Trying to pour oil on troubled waters

John Tierney, Managing Director of Irish Water.

Changing a few board members at Irish Water will not allow the Cabinet to wash it hands of the mess that it has created. It must tackle the bonus issue and fast, writes Shaun Connolly

HOW lucky for the top brass at Irish Water that they are entitled to a big bonus for not doing their jobs properly — because judging by the mess made of things so far, they are going to be quids-in.

Not so lucky for the struggling families forced to stump-up when they turn on the taps so they can pay for the bonuses, of course.

Or for the ministers who have belatedly realised what a monster they have created — which is perhaps why they still refuse to face reality over this escalating political disaster.

But, of course, in the Alice Through the Looking Glass world of Irish Water everything is inverted and a bonus is not a bonus at all, but a “reward”.

Though, when we are talking about this unfortunate utility that still equates to a reward for failure.

Thanks to the cushy little number passed down from its parent company Ervia, formally Bord Gáis, senior managers already earning in the €90,000-plus bracket will be entitled to a 9% bonus, sorry “reward”, under the performance-related pay scheme — even if their performance is ruled to “need improvement” at their annual review.

And as befits a top-heavy structure which the ESRI has condemned as bloated, the higher-up you are, the more you take, as those on the lower ranks not doing their jobs properly will only be rewarded for not doing their jobs properly by 1.5%.

Senior staff who actually manage to do the tasks assigned to them will be in line for a 14% bonus for pulling off this wonder of the modern workplace.

And if someone at the top of the ladder actually manages to do better than expected — and by the standards set so far, it would seem not very much is expected— they will get a 19% reward.

In the clear-as-polluted-water communications that have become a trademark of the unloved utility, a spokesperson helpfully “explained” that while the rewards were performance related, they were not strictly speaking salary bonuses: “Part of that salary is withheld and placed at risk and you have to work for that and it is dependent on your performance. There is no bonus on top of your salary, part of your salary is placed at risk.”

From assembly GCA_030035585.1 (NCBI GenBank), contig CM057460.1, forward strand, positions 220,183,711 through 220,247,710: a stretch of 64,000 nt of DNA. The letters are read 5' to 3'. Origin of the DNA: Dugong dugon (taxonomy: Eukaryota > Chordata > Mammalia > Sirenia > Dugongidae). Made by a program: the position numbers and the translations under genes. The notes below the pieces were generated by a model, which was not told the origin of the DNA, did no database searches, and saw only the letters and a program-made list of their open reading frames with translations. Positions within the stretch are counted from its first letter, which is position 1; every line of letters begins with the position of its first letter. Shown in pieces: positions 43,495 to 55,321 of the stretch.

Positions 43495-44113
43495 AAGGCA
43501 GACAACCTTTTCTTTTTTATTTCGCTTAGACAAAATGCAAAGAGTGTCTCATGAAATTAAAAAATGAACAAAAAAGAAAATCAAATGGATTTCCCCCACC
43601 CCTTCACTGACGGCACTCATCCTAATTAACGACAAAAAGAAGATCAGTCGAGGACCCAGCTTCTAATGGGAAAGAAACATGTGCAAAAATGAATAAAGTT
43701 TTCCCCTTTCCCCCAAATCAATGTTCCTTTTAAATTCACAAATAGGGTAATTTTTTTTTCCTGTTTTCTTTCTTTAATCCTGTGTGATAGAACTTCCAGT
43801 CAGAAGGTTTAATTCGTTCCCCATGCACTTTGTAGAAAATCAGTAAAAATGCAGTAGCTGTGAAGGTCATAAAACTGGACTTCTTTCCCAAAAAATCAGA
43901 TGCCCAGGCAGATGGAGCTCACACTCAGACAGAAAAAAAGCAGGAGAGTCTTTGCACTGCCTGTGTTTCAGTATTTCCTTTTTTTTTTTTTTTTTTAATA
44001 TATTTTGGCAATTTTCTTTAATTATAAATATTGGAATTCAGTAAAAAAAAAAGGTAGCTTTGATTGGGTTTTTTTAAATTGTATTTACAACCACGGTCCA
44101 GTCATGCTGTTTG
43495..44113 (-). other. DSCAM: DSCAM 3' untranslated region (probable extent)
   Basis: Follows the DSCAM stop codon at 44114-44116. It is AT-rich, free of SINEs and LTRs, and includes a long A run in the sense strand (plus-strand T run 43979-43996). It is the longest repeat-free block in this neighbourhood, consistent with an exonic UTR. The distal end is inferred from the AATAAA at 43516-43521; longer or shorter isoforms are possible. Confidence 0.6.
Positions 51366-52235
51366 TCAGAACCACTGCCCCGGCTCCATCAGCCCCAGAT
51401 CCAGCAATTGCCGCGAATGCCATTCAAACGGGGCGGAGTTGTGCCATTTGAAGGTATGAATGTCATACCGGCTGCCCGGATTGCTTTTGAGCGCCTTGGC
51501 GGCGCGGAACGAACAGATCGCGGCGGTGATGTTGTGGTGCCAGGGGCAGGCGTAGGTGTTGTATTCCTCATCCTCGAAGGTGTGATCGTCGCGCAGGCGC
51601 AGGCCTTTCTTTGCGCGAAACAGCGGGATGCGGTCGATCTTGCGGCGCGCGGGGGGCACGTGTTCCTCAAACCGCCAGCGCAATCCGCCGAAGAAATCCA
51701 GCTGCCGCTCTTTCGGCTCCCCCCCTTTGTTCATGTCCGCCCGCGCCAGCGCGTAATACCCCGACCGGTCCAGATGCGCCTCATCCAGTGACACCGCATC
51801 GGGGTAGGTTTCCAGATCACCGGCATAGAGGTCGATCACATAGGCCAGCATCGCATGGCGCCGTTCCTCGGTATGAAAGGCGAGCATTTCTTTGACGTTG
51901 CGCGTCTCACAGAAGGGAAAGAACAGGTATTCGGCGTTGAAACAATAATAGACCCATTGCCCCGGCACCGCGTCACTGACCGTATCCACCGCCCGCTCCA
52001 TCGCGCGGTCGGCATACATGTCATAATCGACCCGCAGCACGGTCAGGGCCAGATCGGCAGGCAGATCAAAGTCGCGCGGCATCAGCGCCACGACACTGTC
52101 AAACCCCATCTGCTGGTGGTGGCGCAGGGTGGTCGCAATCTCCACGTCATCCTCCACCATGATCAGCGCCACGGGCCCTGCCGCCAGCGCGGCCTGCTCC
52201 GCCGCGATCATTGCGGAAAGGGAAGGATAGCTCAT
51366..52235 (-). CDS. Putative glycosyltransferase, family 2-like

Yes, but not really much of a “risk” for the senior manager who knows they will automatically get a near €9,000 bonus for not doing their job properly.

But a major risk for the Government now that this absurd situation has come to light.

That is why ministers are now trying to publicly undermine the Irish Water board and its CEO John Tierney at every turn ahead of a planned sweep out of the utility’s high command next month.

And if the Cabinet thinks it can cut itself off from the creature it has created just by changing a few board members then it is still clearly in denial about the contamination this utility will inflict upon it up until the next election unless it can get a grip on the bonus issue.

But as Taoiseach Enda Kenny has repeatedly told the Dáil there will be no bonuses in Irish Water, that is proving somewhat tricky.

Jobs Minister Richard Bruton was being especially slippery when he declared that bonuses were performance related, none had been paid out, and the Government had no control on them.

Talking down to people like that is hardly likely to improve matters, as customers know the only reason the bonuses have not yet been paid is because the company was only just launched, the “performance” related element covers under-performance, and if the Government is not in control of this thing, then who is?

Irish Water is not an alien life form that has suddenly landed on Ireland with the sole purpose of exploiting its natural liquids, and as such is beyond the control of human kind.

It is a semi-state body created by Fine Gael and Labour and ram-raided through the Dáil by them under guillotine so that its many flaws could not be examined before it went into operation.

The in-built bonus structure would be a nightmare to now legally unpick, but this is a horror story penned from the Coalition’s own hand with even the junior minister who helped craft it, Fergus O’Dowd, branding it a “disaster” from the safety of the backbenches.

Sinn Féin and Fianna Fáil are shouting for a banker-style crackdown on the bonus culture, and no bleating from ministers that it is really a “reward” structure” which cut pay across Bord Gáis by 2.1% in 2012-13 is going to stop the damn of public anger bursting come election day.

In a rare nod to reality, Irish Water is considering extending the registration date beyond the deadline of October 31.

But wherever they shift it to in the calendar, Irish Water will always mark Halloween for this Coalition, and the incompetent manner in which they set it up will haunt them for the rest of their time in power.

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